Bienvenue and welcome.

Consider this my foray into Web 2.0 as I work on my novel. I keep reading about securing my ‘brand’, but as “alyssapalmer” and “” were taken, I’m using “alyssalinnpalmer” instead. Take that, people with my name!

So…. the novel.

A chanteuse and an art thief wager over the innocence of a young traveller.

I was going to say “A French chanteuse”, but it seemed a bit redundant. Though I wonder if it would be helpful for those who have no knowledge whatsoever of French? I’ve been trying out both on friends and family and the use of “French” in the premise seems to help establish the scene. I’m tempted to say “A Parisian chanteuse” (or “Parisienne”, if I was going to be fussy) to be even more specific.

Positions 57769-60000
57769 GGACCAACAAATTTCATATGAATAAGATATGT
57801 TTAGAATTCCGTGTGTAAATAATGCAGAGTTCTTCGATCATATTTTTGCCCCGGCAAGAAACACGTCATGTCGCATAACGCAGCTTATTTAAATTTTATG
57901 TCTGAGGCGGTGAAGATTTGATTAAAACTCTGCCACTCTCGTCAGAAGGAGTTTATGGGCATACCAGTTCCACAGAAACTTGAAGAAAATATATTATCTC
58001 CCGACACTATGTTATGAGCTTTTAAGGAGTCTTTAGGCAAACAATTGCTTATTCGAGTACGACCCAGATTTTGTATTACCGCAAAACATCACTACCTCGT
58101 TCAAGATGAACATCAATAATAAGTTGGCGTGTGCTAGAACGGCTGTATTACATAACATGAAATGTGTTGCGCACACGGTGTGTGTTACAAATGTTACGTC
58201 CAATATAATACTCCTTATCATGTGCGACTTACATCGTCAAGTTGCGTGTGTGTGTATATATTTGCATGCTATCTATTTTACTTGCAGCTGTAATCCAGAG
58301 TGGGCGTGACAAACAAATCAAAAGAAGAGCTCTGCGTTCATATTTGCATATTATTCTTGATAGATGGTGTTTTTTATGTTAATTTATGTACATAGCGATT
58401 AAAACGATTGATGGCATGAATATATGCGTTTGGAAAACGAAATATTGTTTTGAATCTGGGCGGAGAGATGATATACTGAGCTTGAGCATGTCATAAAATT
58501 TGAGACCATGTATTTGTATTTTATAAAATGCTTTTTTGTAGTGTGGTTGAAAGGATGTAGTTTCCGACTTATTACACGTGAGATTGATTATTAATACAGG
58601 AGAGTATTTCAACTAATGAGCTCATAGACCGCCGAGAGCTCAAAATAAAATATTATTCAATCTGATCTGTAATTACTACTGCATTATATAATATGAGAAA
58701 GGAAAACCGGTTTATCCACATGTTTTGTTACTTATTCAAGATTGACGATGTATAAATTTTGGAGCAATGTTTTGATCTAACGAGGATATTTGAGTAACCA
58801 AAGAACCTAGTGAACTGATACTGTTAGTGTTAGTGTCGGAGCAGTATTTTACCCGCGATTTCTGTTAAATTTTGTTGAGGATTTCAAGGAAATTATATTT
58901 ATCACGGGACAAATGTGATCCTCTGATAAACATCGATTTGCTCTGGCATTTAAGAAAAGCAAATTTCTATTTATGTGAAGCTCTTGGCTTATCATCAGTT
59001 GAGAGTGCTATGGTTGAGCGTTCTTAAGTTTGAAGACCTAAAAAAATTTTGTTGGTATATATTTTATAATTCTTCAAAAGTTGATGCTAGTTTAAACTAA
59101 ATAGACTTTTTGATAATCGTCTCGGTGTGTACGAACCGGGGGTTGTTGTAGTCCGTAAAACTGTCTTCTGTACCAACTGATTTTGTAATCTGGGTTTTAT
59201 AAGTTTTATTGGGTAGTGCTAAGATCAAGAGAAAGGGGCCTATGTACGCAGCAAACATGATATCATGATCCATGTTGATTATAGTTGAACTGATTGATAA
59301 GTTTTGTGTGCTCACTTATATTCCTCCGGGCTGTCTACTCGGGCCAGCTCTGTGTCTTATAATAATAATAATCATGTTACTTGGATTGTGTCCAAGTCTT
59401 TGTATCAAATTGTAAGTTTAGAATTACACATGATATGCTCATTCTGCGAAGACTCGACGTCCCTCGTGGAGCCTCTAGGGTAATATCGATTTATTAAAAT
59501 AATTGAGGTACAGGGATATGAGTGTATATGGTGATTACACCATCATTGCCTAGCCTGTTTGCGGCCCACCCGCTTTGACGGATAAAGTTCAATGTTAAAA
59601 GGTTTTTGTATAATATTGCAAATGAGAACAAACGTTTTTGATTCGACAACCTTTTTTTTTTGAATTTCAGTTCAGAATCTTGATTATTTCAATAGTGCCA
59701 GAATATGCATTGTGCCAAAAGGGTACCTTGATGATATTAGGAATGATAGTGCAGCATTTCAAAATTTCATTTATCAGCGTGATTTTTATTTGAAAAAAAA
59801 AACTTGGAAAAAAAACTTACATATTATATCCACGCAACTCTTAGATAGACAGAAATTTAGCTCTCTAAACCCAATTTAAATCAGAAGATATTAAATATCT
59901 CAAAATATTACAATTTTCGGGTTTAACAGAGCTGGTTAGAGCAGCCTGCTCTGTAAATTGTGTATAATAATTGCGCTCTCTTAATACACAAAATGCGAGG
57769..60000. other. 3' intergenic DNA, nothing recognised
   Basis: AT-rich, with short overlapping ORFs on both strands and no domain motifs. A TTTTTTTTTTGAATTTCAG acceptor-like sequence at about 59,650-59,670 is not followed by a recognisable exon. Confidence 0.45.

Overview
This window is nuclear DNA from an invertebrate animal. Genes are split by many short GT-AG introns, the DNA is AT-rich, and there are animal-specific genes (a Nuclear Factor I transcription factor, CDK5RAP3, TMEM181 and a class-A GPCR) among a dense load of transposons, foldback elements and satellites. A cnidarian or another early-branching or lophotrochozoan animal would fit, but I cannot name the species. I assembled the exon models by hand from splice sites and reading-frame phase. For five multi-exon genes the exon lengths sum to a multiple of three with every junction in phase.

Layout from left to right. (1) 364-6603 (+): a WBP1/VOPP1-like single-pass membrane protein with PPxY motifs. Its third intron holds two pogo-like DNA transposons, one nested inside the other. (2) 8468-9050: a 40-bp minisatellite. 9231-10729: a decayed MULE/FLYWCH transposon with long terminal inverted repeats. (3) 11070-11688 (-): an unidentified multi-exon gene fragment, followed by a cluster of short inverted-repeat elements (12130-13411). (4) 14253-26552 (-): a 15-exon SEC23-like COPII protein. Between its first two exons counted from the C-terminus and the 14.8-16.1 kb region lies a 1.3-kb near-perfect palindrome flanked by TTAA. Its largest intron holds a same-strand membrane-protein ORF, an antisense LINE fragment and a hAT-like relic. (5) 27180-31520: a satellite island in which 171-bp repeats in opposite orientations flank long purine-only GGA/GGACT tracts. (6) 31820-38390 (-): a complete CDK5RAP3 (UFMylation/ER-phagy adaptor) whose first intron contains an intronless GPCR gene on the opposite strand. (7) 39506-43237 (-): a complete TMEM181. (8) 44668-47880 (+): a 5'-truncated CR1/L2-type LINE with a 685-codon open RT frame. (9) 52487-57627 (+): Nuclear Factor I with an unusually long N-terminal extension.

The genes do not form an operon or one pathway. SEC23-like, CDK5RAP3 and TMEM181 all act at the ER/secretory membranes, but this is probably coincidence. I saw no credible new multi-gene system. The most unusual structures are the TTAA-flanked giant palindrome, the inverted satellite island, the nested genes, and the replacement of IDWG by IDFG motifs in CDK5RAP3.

Anyway, that’s it. I’m working on a rewrite, and I’ve essentially canned 50K of the original 60K~ story. I’m far more confident with the New Novel, and I’m in possession of a full and detailed outline. Hopefully this time is the charm.

2 thoughts on “Bienvenue and welcome.

  1. Ma cherie, mon canard. Votre blog est tres bien. Hmm…is blog French for blog? I wonder…

    Anywho! Love the blog! Write on, ma petite chou chou. Get this book done and I will shower you with gifts and affection and other forms of adoration.


    • I’ve been working on scene 6 this evening. I had 5K done in the last week, so it’s coming at a good clip.

      (I suspect that the French would probably use the word ‘blog’. They’re keen on sticking English words into French. The Quebecois on the other hand… they’d probably come up with something rather unEnglish.)

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